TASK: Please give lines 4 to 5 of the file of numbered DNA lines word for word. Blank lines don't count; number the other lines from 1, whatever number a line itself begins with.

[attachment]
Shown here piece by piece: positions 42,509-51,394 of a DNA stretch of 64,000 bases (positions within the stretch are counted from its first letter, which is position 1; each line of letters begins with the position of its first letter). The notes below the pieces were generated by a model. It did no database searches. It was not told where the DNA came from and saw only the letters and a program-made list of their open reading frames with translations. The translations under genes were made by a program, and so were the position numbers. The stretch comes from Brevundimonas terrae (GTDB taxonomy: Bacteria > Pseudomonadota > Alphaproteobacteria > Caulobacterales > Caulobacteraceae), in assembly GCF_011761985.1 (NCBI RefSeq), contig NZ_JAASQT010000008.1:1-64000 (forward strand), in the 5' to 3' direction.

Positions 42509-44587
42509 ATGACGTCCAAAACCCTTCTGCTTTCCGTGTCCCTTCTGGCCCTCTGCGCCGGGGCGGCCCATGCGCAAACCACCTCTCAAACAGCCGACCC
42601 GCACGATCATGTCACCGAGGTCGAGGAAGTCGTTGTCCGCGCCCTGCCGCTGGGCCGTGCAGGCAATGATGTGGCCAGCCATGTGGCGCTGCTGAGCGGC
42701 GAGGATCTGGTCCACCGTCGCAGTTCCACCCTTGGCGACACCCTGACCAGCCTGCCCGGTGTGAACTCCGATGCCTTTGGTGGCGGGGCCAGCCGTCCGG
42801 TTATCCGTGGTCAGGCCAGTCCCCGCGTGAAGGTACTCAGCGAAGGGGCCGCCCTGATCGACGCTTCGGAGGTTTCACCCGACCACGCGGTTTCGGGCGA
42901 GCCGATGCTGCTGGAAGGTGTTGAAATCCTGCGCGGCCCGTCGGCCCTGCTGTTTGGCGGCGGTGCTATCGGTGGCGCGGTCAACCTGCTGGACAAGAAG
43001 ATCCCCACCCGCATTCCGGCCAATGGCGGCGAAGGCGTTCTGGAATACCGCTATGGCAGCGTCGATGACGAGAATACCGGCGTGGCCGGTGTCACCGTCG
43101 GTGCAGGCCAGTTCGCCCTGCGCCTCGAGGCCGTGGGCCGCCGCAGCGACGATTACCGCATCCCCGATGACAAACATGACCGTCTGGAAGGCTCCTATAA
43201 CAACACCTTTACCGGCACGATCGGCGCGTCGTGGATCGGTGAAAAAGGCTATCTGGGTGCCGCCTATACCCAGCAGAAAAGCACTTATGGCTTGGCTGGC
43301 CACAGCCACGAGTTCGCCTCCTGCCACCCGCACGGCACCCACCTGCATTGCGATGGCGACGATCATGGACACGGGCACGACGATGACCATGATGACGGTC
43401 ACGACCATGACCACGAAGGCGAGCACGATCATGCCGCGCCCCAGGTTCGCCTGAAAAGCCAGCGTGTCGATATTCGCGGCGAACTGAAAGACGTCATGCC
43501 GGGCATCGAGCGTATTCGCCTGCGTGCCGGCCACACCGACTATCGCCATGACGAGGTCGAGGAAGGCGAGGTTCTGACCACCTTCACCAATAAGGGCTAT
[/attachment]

42601 GCACGATCATGTCACCGAGGTCGAGGAAGTCGTTGTCCGCGCCCTGCCGCTGGGCCGTGCAGGCAATGATGTGGCCAGCCATGTGGCGCTGCTGAGCGGC
42701 GAGGATCTGGTCCACCGTCGCAGTTCCACCCTTGGCGACACCCTGACCAGCCTGCCCGGTGTGAACTCCGATGCCTTTGGTGGCGGGGCCAGCCGTCCGG